Here is a very simple song I wrote, expressed in guitar or piano chords: G Em Am D (that is, G-major, E-minor, A-minor, D-major). I swear I didn’t steal that song, even though you can find that exact same chord progression in hundreds of pop tunes. Play it moderately fast in waltz time, six strokes of each chord in half-notes before you move onto the next, repeating indefinitely.

What is it that you’re hearing? It’s the musical equivalent of the three-act comedic structure: Establishment, complication, further complication, resolution. Major chords sound happy to our ears, minor chords sound sad, and in a very simple sequence of chords we can tell a story that anyone can understand. You have read that story in dozens of novels and seen it enacted dozens more times on Broadway and in the cinema, and it is that correspondence to this familiar literary narrative structure that makes it work so perfectly in popular music – especially love songs.

I wrote some illustrative lyrics for it, to further gild this particular lily:

First there is a situation
But now it’s turning sour
Now it’s getting even worse
But somehow it all works out
That’s awfully close to meta-philosophy for me, so please don’t fink me out to the post-modernist thought police. But everything-that-exists is all one thing, and it is easy, or it should be, to tell the truth in every form of Fathertongue at once. This is what opera does, and what light opera and musical comedy do, as subsets of the operatic canon. This is what the score of a film is doing, what the dancers in a ballet are doing, and what the sets and costumes for every sort of performance art are doing. A well-crafted work of art is telling the same one story in every form of Fathertongue it deploys.

And when I talk about Mothertongue and Fathertongue, I know that many people are straining to divide them up in their minds, to separate them and to regard them somehow as being opposites. This is understandable – it’s the way our minds like to work, in distinct categories – but it is incorrect. A genetic Homo sapiens becomes a human being when he masters Fathertongue, but none of us ever stops communicating in Mothertongue.

For one thing, since Mothertongue consists of bodily expressions of internal emotional states, we are “communicating” in Mothertongue all the time – even when we are all alone. For another, Mothertongue is necessary to many types of human social concourse – when we want to communicate love or hate, affection or indifference, trust or suspicion, admiration or contempt, reverence or ridicule, pride or shame, satisfaction, boredom, fascination, derision, impatience, joy, anger and countless other emotions. For still another, Mothertongue is essential to demagoguery and other forms of deception: I can say one thing – or a noisome nothing – in words and simultaneously communicate a different idea in facial expressions, verbal intonations or bodily posturing. And for still one more thing, Mothertongue is the essence of art.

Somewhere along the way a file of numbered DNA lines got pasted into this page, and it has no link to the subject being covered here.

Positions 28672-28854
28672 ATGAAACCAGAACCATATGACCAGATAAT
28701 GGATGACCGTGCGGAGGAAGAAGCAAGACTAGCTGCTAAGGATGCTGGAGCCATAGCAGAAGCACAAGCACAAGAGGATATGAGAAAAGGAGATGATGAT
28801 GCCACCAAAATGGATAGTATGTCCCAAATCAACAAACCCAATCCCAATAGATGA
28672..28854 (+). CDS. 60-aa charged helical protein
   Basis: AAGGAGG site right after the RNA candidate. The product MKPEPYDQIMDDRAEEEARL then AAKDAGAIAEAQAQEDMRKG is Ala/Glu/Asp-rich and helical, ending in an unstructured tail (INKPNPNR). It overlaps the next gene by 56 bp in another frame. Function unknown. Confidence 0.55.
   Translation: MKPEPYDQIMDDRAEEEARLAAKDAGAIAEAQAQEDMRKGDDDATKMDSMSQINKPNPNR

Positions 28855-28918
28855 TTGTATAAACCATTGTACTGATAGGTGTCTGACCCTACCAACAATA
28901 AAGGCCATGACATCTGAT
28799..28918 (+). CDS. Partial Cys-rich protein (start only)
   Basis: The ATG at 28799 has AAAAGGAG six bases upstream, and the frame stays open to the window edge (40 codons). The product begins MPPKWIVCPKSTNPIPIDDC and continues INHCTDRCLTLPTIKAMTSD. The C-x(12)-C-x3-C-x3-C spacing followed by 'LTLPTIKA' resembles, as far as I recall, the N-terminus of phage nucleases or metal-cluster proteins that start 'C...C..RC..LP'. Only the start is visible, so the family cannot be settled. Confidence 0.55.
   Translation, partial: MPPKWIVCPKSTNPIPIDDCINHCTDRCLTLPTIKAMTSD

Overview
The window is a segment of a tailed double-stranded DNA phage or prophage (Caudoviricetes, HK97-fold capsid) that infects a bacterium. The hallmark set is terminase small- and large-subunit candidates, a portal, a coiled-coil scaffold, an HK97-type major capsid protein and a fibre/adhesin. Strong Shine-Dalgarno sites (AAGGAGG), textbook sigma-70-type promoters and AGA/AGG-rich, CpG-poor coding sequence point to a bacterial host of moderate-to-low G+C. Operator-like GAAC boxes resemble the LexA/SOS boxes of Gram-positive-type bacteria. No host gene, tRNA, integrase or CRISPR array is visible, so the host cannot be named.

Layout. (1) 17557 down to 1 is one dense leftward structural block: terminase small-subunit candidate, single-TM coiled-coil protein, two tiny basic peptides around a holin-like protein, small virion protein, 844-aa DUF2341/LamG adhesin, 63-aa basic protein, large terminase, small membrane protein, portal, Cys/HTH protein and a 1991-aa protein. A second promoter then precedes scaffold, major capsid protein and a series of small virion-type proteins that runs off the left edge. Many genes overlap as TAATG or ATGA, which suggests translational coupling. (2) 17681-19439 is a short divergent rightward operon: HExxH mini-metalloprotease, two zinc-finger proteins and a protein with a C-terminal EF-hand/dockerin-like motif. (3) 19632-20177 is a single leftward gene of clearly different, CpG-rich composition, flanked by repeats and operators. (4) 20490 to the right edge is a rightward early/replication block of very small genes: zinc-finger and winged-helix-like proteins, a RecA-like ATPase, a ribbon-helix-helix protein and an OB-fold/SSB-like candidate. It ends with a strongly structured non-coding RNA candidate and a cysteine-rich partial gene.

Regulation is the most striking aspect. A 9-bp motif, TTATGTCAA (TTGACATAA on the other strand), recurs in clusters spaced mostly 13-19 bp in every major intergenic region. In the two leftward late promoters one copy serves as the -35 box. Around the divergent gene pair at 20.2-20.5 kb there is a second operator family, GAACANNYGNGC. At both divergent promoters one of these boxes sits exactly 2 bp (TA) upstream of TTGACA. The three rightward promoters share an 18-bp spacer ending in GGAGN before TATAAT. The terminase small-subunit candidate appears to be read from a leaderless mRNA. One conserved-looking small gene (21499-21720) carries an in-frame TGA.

“Say WHAT?!?”

All art is Fathertongue first, since all art is conceived and recorded in a notation system. But the purpose of a work of art is to induce in the audience – that would be you – the visceral experience of an emotional catharsis, entirely a Mothertongue phenomenon, in the dry, dusty, drab language of Fathertongue. The artist seeks to create as an artifact of the mind a reality more tellingly perfect, more viscerally true than the true reality of everyday existence. How like a god is that?

Do you doubt me? You are living proof of my thesis. More precisely, right now you are living in a living proof of my thesis.

This book is an artifact of my own self-adoration, which is the kind of integrity I look for and love in everything. This is what integrity means to me: Each discrete thing is different in its way, but everything-that-exists is all one thing, each entity or action or attribute or effect itself an expression of the same one thing – the law of identity. I like it that the world aligns that way. It would anyway, of course, but still I am delighted that, as a secondary consequence of the profound integrity of the universe, I get to live the philosophy I write by writing the philosophy I live. And because I work very hard to tell the truth beautifully, this is very much a work of art for me. Facts are facts and discursive prose is never more than words on paper, and yet it is a thing of ineffable wonder – to me, at least – that the true is the good is the beautiful.